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Translations and Manuscripts discuss Capitalization of personal pronouns in the The Scriptures forums; (If this has already been discussed, please redirect me) What is the history of capitalizing the personal pronouns of God in Scripture and otherwise? What ...

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    Michael is offline. Puritanboard Senior
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    Capitalization of personal pronouns

    (If this has already been discussed, please redirect me)

    What is the history of capitalizing the personal pronouns of God in Scripture and otherwise? What were the reasons and when/why did it cease to be the norm?

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    VirginiaHuguenot is offline. Puritanboard Librarian
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    Grammar ain't my strong suit, but I'll take a stab at answering this question.

    First of all, it is my understanding -- someone knowledgeable in Greek and Hebrew (which is probably most folks on this board) please correct me I'm wrong -- that the Hebrew scriptures do not use any capital letters and the Greek scriptures use all capital letters - Nuncial style. So looking to the Biblical manuscripts doesn't seem to tell us anything in particular about capitalizing pronouns for God.

    It's interesting to me that typically, in English translations, the Tetragrammaton is translated in all capital letters.

    Without consulting my hexapla, it is my recollection that Reformation-era translations do not capitalize pronouns for God. Certainly the King James Version does not, and most would agree (even George Bernard Shaw, for example) that this translation is perhaps the greatest 'achievement' in English literature. I think this is a later development. Some people today argue that it is disrespectful to God to fail to capitalize 'his' pronouns. It is referred to as 'Christian capitalization' and it is a big deal to certain folks. I personally feel that this issue is merely one of convention and that standards for capitalization change just as language itself changes over time. If there is a return to not capitalizing such pronouns I don't think it necessarily follows that there is disrespect involved. Just changing conventions.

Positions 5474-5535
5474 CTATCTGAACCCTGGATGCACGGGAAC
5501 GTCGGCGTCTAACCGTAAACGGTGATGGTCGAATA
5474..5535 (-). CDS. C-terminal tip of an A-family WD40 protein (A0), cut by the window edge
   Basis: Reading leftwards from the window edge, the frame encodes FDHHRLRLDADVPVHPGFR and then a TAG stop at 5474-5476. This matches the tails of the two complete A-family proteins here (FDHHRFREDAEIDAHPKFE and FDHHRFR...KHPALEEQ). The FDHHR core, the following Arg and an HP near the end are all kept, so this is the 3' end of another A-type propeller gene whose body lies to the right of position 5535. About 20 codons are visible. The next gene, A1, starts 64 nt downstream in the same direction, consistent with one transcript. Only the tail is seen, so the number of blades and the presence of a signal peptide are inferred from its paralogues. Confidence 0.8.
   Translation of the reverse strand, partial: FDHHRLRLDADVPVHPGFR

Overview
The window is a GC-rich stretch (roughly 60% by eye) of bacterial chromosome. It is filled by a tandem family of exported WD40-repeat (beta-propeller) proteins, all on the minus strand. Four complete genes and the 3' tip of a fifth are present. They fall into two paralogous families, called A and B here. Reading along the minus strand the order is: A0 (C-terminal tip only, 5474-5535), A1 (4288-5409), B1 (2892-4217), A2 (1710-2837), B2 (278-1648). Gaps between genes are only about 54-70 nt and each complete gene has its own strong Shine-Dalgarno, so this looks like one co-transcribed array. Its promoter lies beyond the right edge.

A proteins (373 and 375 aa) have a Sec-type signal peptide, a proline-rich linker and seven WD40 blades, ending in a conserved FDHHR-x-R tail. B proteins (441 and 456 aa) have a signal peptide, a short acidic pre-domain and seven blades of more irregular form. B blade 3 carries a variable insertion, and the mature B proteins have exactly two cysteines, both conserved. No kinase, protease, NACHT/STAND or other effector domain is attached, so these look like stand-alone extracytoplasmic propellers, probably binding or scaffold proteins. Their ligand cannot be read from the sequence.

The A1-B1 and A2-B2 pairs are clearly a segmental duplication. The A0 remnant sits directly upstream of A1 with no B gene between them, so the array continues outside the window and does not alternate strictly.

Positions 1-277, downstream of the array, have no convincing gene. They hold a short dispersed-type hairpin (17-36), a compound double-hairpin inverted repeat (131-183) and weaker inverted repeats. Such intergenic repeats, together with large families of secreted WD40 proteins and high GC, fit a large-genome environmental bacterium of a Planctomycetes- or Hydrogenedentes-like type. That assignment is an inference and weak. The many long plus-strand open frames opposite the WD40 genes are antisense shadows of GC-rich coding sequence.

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    Joshua is offline. _
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    Originally posted by VirginiaHuguenot
    Grammar ain't my strong suit, but I'll take a stab at answering this question.
    Josh
    CCRPC, RPCGA
    The Lord doth build up Jerusalem: he gathereth together the outcasts of Israel. He healeth the broken in heart, and bindeth up their wounds. - Ps. 147

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    Puritanhead is offline. Puritanboard Professor
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    Puritan Sailor is offline. Puritanboard Doctor
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    Originally posted by Ezekiel16
    (If this has already been discussed, please redirect me)

    What is the history of capitalizing the personal pronouns of God in Scripture and otherwise? What were the reasons and when/why did it cease to be the norm?
    It is a modern innovation. I think they do it just to clarify the meaning of the text.
    Patrick
    MDiv, RTS Jackson
    Pastor, Grace Presbyterian Church (OPC), Lisbon, NY

    "He does well, that discourses of Christ; but he does infinitely better, that by experimental knowledge, feeds and lives on Christ." Thomas Brooks.
    "Let us not please ourselves that we have deep understandings, but let us shew our understandings by our practice." Richard Sibbes

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    This came up just recently in a conversation with a fellow church member. He was asking about modern translations. The one thing he has against the ESV is that it does not capitalize "he" in reference to God. A quick check revealed that this is also the case with the KJV, ASV, and the 1599 Geneva Bible. Both the NKJV and NASB do capitalize "he."

    As Patrick indicated it is a modern innovation.

    I wonder if this practise came in as thee and thou disappeared from common usage. The use of thee and thou continued in relation to God and lost their significance as second person singular and became a sign of honor. Did this also lead to capitalizing "he" as a sign of honor.
    Soli Deo Gloria

    John Schultz
    Member, Riveroaks Reformed Presbyterian Church (PCA)
    Germantown, TN

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    Randall Pederson's Avatar
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    We should clarify that this is a modern American innovation. The Brits do not captalize personal pronouns referring to deity, and rightly so.

    I don't think it was done to clarify meaning (as Patrick proposed) but rather to show reverence. Grammars often refer to such capitalizations as being unique to American style. We kind of screwed up grammar, spelling, and punctuation, not to mention style!

    Randall

    [Edited on 4-6-2006 by Randall Pederson]
    Randall J. Pederson
    B.S., Kuyper College
    M.T.S., Calvin Theological Seminary
    Th.M., Calvin Theological Seminary, under Richard A. Muller
    PhD Candidate, Westminster Theological Seminary, Philadelphia (Elizabethan Puritanism)
    PhD Candidate, Leiden University, Leiden, The Netherlands (Puritan historiography)

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